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Your responses are excellent. Thank you. About bike counts, one was taken on a road in Potomac a few years back on a Saturday in January to determine demand for bike lanes. They counted lots and lots of cyclists, so many that the engineers asked if there was some kind of bike event going on. Note that they never question it when counts are too low. (The answer: It was 70 degrees in January. Everyone was out. But why would they even do bike counts in January?).

“Because even if there were a sufficient number of bicycle riders on King Street—which there is not—they would just be driving through. It’s nobody who lives here.”

I live there -- at the top of King St., across from TC Williams High School. I ride up and down King St. almost every day, often several trips per day.

"Our" section of King St. has two lanes each way, and NO street parking. Our driveways accommodate two cars max. Several households, including ours, have more cars than driveway space, so they park on quiet neighboring streets like Quincy. What's so special about the people down the hill that they should deserve street parking?

I see this "don't tell me how to live" argument a lot. People need to get over themselves. I bike for me, and I want my government to provide infrastructure that doesn't kill me, and I really don't care how she lives her life insofar as she doesn't kill me.

@Mike

That type of comment is usually made out of an inferiority complex, it seems to me, and often will be accompanied by the person telling you how to live.

“We have always shared the road. Cars, bicycles, parked cars,” says Goldberg, who has lived in her house on King Street for over 23 years. “There is simply no need to take away our parking spots for dedicated bike lanes.”

Professor Buckley also argues that over 15,000 vehicles use the road daily at high rates of speed, which is too dangerous for cyclists. “Cars speed by, and city buses plow through our red lights at 40 miles per hour,”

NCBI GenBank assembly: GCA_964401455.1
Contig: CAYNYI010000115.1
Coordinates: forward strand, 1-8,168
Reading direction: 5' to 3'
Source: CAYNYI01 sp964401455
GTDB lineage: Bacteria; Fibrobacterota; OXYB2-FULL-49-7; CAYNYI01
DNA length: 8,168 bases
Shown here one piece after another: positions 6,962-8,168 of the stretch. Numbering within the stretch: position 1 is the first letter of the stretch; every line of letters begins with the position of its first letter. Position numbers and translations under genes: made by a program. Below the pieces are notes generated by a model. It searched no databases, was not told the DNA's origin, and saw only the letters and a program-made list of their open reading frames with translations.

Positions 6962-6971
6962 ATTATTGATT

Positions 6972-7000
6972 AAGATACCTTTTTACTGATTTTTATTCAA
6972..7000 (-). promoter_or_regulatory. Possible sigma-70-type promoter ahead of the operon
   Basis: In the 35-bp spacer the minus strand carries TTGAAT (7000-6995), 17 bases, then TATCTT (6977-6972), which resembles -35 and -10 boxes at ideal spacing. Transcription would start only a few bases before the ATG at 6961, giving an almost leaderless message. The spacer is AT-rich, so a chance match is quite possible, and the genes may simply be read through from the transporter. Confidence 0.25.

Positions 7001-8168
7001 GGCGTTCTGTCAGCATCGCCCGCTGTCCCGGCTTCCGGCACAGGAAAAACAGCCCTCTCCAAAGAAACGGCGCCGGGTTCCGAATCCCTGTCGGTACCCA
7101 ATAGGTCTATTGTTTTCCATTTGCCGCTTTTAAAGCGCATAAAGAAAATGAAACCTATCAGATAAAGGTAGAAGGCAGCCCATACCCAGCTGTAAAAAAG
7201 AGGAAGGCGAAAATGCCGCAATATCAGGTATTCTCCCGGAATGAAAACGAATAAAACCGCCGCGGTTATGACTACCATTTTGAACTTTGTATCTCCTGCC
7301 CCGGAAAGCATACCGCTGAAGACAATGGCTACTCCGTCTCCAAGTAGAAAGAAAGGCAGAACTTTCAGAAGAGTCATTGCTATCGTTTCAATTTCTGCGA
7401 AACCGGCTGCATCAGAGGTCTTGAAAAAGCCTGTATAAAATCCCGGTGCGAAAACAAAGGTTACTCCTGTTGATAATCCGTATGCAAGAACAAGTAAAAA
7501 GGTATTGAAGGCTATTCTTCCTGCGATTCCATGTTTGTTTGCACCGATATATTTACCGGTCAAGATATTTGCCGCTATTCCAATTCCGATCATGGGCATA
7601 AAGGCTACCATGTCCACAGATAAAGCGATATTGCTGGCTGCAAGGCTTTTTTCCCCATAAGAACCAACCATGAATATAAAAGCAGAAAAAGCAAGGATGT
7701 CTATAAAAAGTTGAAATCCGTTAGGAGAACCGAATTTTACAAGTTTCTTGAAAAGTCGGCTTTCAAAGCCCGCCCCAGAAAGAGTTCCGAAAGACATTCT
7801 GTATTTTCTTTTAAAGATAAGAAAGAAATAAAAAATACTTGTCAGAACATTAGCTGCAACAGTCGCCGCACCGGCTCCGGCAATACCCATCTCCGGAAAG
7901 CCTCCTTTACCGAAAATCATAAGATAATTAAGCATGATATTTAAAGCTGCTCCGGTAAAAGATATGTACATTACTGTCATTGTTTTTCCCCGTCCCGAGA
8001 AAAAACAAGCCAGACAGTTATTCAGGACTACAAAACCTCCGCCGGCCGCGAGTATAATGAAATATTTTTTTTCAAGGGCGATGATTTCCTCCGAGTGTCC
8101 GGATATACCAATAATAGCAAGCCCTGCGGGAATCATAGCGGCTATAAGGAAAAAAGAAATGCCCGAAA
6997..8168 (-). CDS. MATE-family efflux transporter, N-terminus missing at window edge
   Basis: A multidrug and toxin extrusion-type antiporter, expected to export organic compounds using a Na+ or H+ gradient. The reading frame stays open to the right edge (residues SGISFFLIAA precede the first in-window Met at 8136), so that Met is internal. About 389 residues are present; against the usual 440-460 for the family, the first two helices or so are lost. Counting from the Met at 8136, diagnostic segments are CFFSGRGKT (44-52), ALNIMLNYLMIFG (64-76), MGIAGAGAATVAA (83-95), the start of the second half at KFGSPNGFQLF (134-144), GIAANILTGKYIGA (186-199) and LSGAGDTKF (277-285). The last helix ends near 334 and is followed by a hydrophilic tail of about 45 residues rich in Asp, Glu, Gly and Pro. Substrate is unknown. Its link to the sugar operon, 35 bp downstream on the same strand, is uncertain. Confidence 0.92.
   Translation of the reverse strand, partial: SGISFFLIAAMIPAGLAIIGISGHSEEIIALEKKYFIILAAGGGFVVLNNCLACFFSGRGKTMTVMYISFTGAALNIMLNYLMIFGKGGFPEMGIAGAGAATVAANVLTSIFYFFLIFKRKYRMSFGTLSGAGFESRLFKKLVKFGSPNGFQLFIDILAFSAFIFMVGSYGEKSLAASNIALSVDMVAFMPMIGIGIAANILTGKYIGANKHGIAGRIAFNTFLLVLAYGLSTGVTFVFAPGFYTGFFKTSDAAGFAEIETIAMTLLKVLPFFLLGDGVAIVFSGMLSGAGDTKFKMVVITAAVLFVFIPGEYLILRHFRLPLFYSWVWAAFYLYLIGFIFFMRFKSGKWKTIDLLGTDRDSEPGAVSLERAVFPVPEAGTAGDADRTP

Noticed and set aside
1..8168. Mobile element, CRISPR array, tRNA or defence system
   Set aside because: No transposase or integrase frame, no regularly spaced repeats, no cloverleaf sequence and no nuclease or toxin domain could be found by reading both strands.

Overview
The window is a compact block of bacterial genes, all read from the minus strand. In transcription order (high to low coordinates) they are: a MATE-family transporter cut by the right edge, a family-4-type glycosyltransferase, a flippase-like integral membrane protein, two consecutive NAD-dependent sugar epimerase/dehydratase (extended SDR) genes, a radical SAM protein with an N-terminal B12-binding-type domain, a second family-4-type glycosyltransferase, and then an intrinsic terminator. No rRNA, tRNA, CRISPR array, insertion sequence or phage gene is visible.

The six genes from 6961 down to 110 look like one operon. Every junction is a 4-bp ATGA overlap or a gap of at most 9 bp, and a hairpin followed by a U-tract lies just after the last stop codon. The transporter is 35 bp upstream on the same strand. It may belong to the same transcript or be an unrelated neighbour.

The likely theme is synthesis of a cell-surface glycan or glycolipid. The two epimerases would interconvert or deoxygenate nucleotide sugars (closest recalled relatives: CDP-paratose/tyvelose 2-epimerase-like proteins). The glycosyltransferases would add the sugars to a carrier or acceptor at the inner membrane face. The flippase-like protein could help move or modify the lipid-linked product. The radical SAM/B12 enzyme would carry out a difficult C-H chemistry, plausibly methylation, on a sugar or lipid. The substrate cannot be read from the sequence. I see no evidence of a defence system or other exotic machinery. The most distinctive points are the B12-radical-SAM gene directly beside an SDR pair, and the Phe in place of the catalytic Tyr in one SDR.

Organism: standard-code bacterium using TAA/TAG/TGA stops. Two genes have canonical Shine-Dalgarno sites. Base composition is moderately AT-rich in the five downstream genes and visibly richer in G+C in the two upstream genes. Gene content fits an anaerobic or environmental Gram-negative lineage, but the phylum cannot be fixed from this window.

If these bozos are married to each other, why can't they get their story straight?

I bet these people would be upset if you rode on the sidewalk (endangering pedestrians) or rode in the center of the lane(delaying motorists)....they should just have the guts to say they don't like bicyclists and want them banned!

We went through exactly this in Falls Church. The result was that the city canned its proposed bike/ped safety plan and instead committed never to do anything that would reduce on-street parking. So overall we took a step backward (and Falls Church is still a crappy place to get around on foot or by bike).

Don’t underestimate these people like we did. They’re a minority, wrong and fighting only from a position of narrow self-interest, but if they’re anything like my neighbors in Falls Church - and they certainly have the same talking points - they are also loud and angry and very effective at intimidating city government officials.

“The neighborhood is experiencing a revitalization that would be totally destroyed if you turned King Street from a small town residential street into a highway where there are just ‘drive-throughs,”

That's what it is now and is the status quo they're fighting for. Bike lanes are not going to make it less of a residential feel--only more. I don't even get where she's coming from on this.

Are they going to get rid of the double yellow line? The painted center line strikes me as a bigger problem than the bike lane/sharrow issue, because there really is not much room.

Isn't this a terrible design anyway? My understanding is that this is a huge hill and the proposals was for 4.5 ft bike lanes on both sides. Does this street have a gutter pan?

Why not uphill bike lane and sharrow in the middle of the downhill lane?


John, The 4.5 foot bike lanes have no parking next to them. Thus, they are an improvement over the typical door-zone bike lane. And, no, there is no gutter pan.

As for the steepness of the road, right now many bicyclists access King St by first riding up Walnut St, which is steeper than King.

The cycling community, as represented by BPAC, by local bike shops, and by numerous individual cyclists who spoke up at both of the public hearings, wants these bike lanes. That a bunch of NIMBY homeowners keep saying it is unsafe proves nothing.

This is the real world, not Fox News. You can't prove something here by simply repeating it over and over again.

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